In the year since Donald Trump’s election, Hillary Clinton and Barack Obama have gone on a tour decrying the end of democracy. The culprit: Fake News, and Russia if they’re feeling particularly spicy. Both Fake News and Russia exist, but I would argue that the greater culprit of democratic decline is overall hatred of the other, the flames of which are fanned by mainstream and fringe media alike.
Democracy can work even when both sides dislike one another. Democracy dies when people focused on running up the score in and pageantry.
Conservatives and liberals are learning to hate one another in the wake of national tragedies involving death of citizens. After a mass shooting, people hold their breath in anticipation of the race of the killer. If they are in any way racialized, points for the Travel Ban. If they are white, points for gun control. Those who are against either gun control or the Travel Ban are then held responsible for the deaths of the innocent. This is toxic tribalism under the guise of partisan politics.
Pundits state that this is just normal politics, and that in times of national tragedy the people must react and enact policy to ensure that these tragedies never occur again. In what world does holding the political opposition responsible for the deaths of citizens constitute “normal politics?” Telling someone that because they they voted for a left wing candidate, they are responsible for the #UnstoppableTideOfIslamicRadicalJihadAndShariaLaw is unlikely to bring them over to your tent. In fact, it is more likely to cement their views and make them more militant in defending their position.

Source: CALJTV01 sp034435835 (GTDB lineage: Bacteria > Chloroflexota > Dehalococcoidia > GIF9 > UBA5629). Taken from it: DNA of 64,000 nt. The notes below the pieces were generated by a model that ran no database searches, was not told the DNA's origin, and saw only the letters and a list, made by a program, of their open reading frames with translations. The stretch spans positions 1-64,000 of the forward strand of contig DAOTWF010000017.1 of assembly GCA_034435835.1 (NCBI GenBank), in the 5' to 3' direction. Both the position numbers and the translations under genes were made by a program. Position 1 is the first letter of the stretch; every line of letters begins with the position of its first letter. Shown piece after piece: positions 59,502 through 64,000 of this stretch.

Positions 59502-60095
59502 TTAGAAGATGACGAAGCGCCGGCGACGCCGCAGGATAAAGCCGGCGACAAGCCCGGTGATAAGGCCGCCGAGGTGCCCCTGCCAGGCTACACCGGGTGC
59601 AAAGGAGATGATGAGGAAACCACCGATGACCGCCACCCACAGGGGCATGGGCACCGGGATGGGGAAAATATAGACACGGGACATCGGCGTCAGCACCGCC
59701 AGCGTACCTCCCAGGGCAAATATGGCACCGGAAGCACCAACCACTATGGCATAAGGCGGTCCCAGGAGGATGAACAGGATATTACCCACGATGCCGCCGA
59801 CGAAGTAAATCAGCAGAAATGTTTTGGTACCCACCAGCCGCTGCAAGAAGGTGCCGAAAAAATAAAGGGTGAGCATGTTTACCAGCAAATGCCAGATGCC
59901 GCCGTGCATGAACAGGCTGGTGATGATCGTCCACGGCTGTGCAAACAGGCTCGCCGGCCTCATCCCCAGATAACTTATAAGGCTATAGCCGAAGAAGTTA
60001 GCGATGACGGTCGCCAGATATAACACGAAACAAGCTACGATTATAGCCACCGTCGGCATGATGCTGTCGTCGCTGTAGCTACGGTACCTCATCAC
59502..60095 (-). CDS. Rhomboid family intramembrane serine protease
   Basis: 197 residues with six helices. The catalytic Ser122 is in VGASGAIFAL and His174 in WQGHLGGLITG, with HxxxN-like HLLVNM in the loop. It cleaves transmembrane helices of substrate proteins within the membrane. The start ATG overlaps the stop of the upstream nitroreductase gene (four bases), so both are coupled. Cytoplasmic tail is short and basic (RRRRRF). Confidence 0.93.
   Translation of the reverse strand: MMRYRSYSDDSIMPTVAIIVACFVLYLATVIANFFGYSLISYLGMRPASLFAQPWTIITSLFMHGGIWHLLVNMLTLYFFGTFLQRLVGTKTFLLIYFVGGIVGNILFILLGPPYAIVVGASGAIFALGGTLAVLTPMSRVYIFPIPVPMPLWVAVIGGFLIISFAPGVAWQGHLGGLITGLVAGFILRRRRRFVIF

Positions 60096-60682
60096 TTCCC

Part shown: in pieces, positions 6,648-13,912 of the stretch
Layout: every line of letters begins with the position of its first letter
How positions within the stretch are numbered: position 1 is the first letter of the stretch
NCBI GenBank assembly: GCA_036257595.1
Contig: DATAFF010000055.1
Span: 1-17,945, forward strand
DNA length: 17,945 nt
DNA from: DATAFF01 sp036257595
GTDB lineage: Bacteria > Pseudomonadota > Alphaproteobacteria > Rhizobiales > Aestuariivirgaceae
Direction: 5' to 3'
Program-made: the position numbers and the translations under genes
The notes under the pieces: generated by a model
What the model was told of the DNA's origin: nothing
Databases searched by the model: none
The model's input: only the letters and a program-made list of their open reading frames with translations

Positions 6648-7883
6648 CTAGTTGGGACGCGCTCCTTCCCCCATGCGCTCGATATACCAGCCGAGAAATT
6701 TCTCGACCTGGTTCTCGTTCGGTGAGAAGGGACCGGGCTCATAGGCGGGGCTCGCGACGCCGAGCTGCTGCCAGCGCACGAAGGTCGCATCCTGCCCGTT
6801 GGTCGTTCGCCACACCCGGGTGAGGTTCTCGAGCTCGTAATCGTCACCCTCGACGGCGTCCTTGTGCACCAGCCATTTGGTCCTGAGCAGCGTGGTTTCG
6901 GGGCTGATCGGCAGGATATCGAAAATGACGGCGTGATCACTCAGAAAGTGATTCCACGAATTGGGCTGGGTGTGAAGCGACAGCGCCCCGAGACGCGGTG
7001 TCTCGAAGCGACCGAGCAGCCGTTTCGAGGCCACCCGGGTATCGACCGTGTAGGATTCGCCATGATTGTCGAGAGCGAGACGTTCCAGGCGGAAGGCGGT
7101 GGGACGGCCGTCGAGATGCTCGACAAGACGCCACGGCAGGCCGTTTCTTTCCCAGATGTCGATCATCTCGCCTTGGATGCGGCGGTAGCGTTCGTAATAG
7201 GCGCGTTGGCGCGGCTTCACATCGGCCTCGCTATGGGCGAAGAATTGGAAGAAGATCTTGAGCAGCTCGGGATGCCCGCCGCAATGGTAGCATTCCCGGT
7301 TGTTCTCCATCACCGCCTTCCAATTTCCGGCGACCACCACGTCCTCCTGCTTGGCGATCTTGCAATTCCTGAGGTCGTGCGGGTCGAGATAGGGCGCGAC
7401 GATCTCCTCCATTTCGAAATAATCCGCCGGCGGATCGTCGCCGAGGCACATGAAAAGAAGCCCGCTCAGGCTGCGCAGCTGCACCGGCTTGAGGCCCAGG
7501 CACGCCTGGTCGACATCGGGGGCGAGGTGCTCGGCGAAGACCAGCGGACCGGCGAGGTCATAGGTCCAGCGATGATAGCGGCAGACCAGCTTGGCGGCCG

To be clear, I know where I stand on the hot button issues outline above. Those advocating for a “strong immigration policy/Travel Ban” want to establish a white ethnostate because they are scared shitless by the state of the world right now. I advocate for less guns in all countries by both citizens and the police because guns are stupid, and for the most part make it too easy for isolated men to kill themselves or others.
To push gun control in times after tragedies doesn’t result in tangible legislation but instead in the fomenting of resentment between political camps. People, and in particular young people across the world are losing their faith in democracy. According to Harvard research, 24% of American millennials believe that having a democratic political system is either “bad” or “very bad” way to run a country. It should be noted that these stats were gathered in 2011, far before Donald Trump grabbed 2016 by its genitals.
There are many reasons why someone would reasonably come to the conclusion that democracy might be a “very bad” way to do things. One of them could be that the pharmaceutical/gun lobby can pump millions into political system, circumventing democracy in order to get the results that they want.
Another could be that both sides literally don’t trust the other in office, and would much rather surrender democracy in exchange for a benevolent dictator that wasn’t beholden to election cycles. This is not ideal answer to any nation’s problems.
Sensible gun control is important, but the institution of democracy is being corroded by post-tragedy pageantry. Reactionary politics is tedious, and tailored to Twitter. As Naomi Klein said, “Don’t talk about guns after a massacre… talk when no one listens.”
This way the other side knows that you aren’t using dead bodies as a cudgel to push through a partisan agenda.